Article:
> the enemy. As Deegan reiterates, however, industry continues to regard this
> sort of "dialogue" as its most effective method for managing activists.
>   Deegan's book tries to put the best face on the practice of
>   "managing
> activism," which may explain why she avoids mentioning the
> Washington-based PR firm of Mongoven, Biscoe and Duchin (MBD),
> one of
> the worldwide leaders in this particular PR subspecialty. As we have
> documented previously, MBD grew out of the successful effort by one
> of
> its founders, Jack Mongoven, to defeat the large religious-lead
> boycott campaign aimed at the Nestle corporation for its deadly
> promotion of infant formula in the third world. In activist lore this
> boycott is touted as a major victory, but in the corporate world it is
> understood that industry really won the day by pulling the rug out
> from the campaign. By making selective concessions to the activists,
> Nestle succeeded in negotiating an end to the boycott. Later,
> activists were dismayed to discover that its infant formula marketing
> practices are continuing with only token changes. Third world children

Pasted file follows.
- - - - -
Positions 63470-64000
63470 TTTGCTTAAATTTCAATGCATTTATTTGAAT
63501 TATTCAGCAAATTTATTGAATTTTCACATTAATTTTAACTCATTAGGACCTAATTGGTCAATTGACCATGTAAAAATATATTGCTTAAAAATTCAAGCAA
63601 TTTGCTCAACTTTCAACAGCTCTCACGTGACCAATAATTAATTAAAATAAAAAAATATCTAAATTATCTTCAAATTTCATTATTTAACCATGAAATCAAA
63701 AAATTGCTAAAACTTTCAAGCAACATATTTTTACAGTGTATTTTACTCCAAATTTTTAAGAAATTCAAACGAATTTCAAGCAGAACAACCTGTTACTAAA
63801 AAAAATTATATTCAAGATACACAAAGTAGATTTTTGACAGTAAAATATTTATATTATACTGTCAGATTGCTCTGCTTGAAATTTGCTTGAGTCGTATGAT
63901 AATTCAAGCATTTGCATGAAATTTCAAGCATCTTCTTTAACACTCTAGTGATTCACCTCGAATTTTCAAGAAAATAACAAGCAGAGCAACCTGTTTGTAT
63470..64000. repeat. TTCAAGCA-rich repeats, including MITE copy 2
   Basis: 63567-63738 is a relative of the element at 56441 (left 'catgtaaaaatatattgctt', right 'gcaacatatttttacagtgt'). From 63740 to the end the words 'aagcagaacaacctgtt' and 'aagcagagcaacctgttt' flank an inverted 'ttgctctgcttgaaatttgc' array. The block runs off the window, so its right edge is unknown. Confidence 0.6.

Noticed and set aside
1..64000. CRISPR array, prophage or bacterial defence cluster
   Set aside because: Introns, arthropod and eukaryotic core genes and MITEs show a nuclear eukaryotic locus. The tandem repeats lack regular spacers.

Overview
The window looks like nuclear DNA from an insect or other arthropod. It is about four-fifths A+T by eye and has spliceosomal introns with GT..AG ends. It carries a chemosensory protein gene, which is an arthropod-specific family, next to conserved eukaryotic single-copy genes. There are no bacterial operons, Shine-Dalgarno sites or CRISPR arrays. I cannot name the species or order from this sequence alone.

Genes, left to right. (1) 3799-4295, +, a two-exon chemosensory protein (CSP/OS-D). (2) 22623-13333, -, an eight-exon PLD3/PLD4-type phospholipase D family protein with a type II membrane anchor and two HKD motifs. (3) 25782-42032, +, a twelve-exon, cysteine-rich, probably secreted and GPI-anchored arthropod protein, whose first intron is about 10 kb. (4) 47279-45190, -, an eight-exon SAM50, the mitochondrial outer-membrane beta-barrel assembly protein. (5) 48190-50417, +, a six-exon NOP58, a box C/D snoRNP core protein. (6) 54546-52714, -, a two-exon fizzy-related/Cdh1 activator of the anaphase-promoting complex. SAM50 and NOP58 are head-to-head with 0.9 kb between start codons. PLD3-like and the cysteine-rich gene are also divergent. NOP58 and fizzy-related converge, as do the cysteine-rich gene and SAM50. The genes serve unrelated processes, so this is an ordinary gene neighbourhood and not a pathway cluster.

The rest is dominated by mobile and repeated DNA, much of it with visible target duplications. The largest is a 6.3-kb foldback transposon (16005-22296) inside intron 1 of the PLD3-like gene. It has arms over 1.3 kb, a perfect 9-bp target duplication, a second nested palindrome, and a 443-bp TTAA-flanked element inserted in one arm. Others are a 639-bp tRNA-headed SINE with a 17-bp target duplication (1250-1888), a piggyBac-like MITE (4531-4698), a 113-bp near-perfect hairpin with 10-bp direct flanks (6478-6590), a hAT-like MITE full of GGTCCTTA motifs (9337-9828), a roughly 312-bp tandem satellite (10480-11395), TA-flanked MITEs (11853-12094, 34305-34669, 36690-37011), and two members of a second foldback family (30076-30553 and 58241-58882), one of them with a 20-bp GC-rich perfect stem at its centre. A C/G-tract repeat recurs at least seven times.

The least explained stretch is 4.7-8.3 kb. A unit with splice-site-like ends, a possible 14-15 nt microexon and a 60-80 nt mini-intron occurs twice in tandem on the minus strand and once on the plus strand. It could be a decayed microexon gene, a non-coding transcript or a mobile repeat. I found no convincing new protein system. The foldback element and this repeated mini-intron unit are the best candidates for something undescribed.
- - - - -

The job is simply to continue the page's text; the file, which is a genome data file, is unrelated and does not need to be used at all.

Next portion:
> continue to die, but today their plight receives little attention, and
> activists have found that a boycott, once terminated, is not easily
> turned back on.
>    MBD is a sort of spy operation. Its dozens of employees
>    relentlessly
> compile dossiers on activists of all sizes and shapes the world over,
> advising industry how to defeat them. Their favorite method is a
> "divide and conquer" strategy heavily dependent on co-optation: First
> identify the "radicals" who are unwilling to compromise and who are
> demanding fundamental changes to redress the problem at hand.
> Then,
> identify the "realists"--typically, organizations with significant
> budgets and staffs working in the same relative area of public concern
> as the radicals. Then, approach these realists, often through a
> friendly third party, start a dialogue and eventually cut a deal, a
> "win win" solution that marginalizes and excludes the radicals and
> their demands. Next, go with the realists to the "idealists" who have